Planning Canadian Regions
Bourne, Larry S., Canadian Journal of Regional Science
2001, xiv, pp. 473. Gerald Hodge and Ira Robinson. Vancouver: UBC Press, ISBN 0-7748-0850-0
This volume represents an immense undertaking, a labour of commitment, and a reflection of an entire lifetime of research and professional practice by two of Canada's most prominent planners. The authors trace the origins and history of regional planning from its roots in the utopian and regionalism movements of over a century ago to its current state as a pragmatic form of territorial housekeeping. I would have added another chapter on the recent decline of regional planning on the mantle of economic efficiency, local self-interest and political expediency.
The main body of this thick text is divided in eleven chapters grouped in four parts. The first part is focused on the intellectual and practical foundations of regional planning; part two is concerned with planning in rural and non-metropolitan regions; part three with planning (and governance) in urban-based regions; followed by a concluding section on the need for and future shape of regional planning. The content is detailed, the approach methodical but readable, and the coverage is extremely broad. Regional planning is defined here to encompass not only the urban and rural dimensions but resource and conservation planning and regional economic development. Examples are carefully drawn from across these domains and from different regions of the country.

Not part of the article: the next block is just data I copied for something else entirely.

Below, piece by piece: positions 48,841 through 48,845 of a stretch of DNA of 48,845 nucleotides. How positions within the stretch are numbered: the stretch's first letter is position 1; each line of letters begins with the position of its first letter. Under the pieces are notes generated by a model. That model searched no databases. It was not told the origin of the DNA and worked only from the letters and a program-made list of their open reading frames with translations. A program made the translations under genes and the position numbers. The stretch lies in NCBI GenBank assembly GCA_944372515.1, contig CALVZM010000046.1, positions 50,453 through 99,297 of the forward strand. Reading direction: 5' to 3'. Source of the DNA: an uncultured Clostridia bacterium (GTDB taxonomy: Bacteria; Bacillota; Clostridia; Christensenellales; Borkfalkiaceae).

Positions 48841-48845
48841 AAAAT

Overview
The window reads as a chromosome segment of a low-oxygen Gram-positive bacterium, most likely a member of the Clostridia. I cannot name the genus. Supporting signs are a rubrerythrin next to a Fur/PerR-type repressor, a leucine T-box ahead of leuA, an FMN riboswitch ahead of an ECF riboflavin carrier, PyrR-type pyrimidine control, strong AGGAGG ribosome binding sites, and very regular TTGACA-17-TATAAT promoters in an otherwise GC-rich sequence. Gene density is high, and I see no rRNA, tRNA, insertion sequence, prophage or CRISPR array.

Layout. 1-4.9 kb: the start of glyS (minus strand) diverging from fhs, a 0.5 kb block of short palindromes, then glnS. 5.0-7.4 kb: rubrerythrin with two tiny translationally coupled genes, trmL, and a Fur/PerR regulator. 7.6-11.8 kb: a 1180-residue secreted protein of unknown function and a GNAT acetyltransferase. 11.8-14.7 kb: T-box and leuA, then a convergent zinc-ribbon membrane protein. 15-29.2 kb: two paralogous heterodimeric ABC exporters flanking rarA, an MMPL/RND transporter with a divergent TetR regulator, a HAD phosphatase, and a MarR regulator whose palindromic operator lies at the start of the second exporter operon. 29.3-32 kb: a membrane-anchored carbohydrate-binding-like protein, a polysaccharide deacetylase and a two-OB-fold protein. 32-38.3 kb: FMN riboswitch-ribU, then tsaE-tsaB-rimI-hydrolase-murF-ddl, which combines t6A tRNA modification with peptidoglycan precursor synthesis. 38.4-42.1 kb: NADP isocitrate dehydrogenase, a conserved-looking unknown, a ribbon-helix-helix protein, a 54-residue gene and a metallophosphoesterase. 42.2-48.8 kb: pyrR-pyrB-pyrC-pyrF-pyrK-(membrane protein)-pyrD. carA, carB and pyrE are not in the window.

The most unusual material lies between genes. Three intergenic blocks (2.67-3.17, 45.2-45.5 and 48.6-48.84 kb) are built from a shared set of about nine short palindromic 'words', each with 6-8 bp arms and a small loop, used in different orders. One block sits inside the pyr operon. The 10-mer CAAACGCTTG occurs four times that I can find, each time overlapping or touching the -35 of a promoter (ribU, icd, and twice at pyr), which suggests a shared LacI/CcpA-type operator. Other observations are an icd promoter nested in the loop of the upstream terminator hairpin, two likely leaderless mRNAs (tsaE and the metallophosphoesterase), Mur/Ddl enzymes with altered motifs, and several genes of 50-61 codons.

By far the longest and most impressive chapters are those on planning in metropolitan areas (Chapter 8) and city-regions (Chapter 9); the shortest and certainly the weakest chapter is that on regional economic development (Chapter 5). This apparent imbalance is not unexpected given the traditional (i.e. British) view of regional planning and the background experience of the authors. But it also raises the question of whether top-down regional economic development initiatives for lagging regions, driven as they are by macro-economic conditions and concerns over depopulation and regional income inequalities, should count as regional planning. Or are such programs better viewed as regional policy, as components of equalization agreements, or more accurately perhaps as regional politics.
There have been few similar overviews of regional planning in Canada precisely because the concept of regional planning is so elastic and the definition of the region so fuzzy, and because of the scale and complexity of the task. …